When I was at my lowest, my mind started to wander and contemplate death instead of confronting failure. Studies show i’m not alone, one in five college students in America have considered suicide. This is a mental health epidemic, and it’s up to institutions, workplaces and colleges to help young people with what they are going through. 

Unfortunately, there are many horrific stories of colleges falling short of their obligations. In Katie J.M. Baker’s seminal Newsweek piece, “How Colleges Flunk Mental Health,” she documents several accounts of students facing mental health problems and their respective colleges doing their best to sweep it under the rug. One student at Princeton University (N.J.), Dan, attempted suicide and was hospitalized. The day after leaving the hospital, an administrator told his parents that Princeton had banished him from campus. Dan was punished by his college for harming himself. Any institution with policies that interfere with struggling students’ pursuit of education should be named and shamed.  

Luckily, my experience with Emory’s services was more pleasant. With assistance from the Center for Student Success and Services, I was able to finish the semester, go on medical leave and transition into the summer with less stress on my back. If students are unaware of that office, Emory should do a better job of advertising its functions. Even for students who are not experiencing crisis periods, it is useful to have a University official walk you through how to schedule your week. 

A good step forward is that the University is hiring five additional mental health counselors, increasing the number of clinical staff to 16. Notwithstanding, Emory would do well to closely examine the resources it commits to mental health care, as the University is seriously lagging behind peer institutions. An assessment of peer universities and colleges shows that Emory lands in 17th place out of 21 for number of clinical staff. This is only one measure but it’s an indicator for how much an institution cares to put into mental health services.

Maybe the next multi-million project the University should announce is a serious investment in the mental health care of its students, bringing us up to parity with institutions such as Stanford University (Calif.) and the University of Pennsylvania, which have more than double the amount of clinical mental health staff as Emory.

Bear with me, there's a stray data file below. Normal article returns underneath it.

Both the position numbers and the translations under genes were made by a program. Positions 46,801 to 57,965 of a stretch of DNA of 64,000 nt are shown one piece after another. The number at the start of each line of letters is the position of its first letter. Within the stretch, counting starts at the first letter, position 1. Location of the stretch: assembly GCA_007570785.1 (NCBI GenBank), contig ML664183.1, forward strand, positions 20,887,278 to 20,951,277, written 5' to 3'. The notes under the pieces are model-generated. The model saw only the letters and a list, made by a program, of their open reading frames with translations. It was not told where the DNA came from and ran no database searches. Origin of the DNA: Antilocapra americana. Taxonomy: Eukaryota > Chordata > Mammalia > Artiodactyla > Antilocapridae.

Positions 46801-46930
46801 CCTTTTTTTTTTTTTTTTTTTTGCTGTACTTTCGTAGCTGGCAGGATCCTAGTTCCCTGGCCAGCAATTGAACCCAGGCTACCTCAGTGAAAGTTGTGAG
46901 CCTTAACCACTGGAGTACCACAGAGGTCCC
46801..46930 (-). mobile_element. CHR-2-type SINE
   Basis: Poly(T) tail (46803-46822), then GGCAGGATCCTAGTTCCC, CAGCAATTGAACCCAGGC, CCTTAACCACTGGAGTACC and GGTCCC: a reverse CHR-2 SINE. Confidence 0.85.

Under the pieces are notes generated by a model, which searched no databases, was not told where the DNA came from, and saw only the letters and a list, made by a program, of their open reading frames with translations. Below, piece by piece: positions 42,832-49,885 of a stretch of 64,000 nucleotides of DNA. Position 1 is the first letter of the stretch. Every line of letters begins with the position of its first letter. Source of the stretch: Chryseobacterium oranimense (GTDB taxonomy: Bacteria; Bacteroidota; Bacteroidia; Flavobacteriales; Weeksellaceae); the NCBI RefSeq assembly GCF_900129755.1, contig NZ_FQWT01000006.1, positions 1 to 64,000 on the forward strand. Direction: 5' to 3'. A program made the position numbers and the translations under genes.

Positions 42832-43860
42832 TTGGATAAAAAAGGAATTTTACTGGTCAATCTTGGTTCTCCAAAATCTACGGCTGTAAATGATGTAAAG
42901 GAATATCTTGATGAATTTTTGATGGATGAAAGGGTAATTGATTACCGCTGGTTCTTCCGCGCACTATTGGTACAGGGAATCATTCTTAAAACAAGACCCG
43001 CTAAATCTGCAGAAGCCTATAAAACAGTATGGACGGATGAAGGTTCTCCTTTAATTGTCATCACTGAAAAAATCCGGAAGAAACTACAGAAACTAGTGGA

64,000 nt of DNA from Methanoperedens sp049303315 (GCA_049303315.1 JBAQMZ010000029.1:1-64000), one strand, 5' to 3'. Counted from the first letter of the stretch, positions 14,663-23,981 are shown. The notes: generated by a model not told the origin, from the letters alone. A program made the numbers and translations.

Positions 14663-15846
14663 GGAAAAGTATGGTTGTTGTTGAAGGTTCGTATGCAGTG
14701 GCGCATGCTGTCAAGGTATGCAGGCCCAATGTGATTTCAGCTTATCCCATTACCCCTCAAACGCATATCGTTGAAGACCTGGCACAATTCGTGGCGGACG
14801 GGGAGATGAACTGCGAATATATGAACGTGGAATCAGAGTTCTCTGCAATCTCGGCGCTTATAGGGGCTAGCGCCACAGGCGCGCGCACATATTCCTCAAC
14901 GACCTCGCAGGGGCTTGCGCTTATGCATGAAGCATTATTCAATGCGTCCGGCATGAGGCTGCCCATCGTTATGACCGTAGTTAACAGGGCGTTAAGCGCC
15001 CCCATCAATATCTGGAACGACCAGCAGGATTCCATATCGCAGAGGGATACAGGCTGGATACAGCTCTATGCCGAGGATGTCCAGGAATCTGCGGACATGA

However, you cannot rely on an institution alone to protect your interests. For Dan, Princeton kicked him out because he was a liability. For me, there is a reason my academic advisor’s first recommendation was medical leave — the quicker I was off campus, the culpability of the University for my poor mental health would drop. I am thankful for the help that I received, but I am not naive to believe that the University doesn’t have its own interests, separate and contradictory to mine.

Emory is not the reason I survived the past year. In the words of Esmé Weijun Wang, who wrote about her experiences with Yale, “I owe [Emory] nothing. I recycle the donation requests … without opening them. Same goes for the alumni magazines.”

When I was laying on my floor last April, I could not imagine how happy I would be to be alive and participating in school again. At the time, all I saw was despair. Today I am much more optimistic about my future. I climbed out of that hole with a lot of personal strength, but I couldn’t have done it without help from my friends, parents, kind and gracious administrators and professors, a lot of therapy, sertraline, prazosin and quetiapine.

In a perfect world, universal health care would pass and every person would have access to the same services that I received. That is not our reality. A grim fact is that most people who experience severe mental health problems are thrown to the wayside and never recover. 

But in this reality, I can only hope that every Emory student understands these problems and responds by taking care of themselves. 

If you feel like the institution does not care about you, remember that you’re probably right. But you’re not unique in that feeling, I felt that way and so does the stranger sitting across from you in class. That is where real solidarity is formed: knowing this fact and still pledging to take care of each other in the face of cruel indifference.

If you’re planning a suicide or having suicidal thoughts. Please call the National Suicide Prevention Hotline: 1-800-273-8255

Boris Niyonzima (20C) is from New Milford, N.J.

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boris.niyonzima@emory.edu | Boris Niyonzima (20C) is from New Milford, N.J., majoring in political science and minoring in media studies. On campus, he is involved with Volunteer Emory and the Wheel, two clubs that encompass his biggest interests: community service and journalism.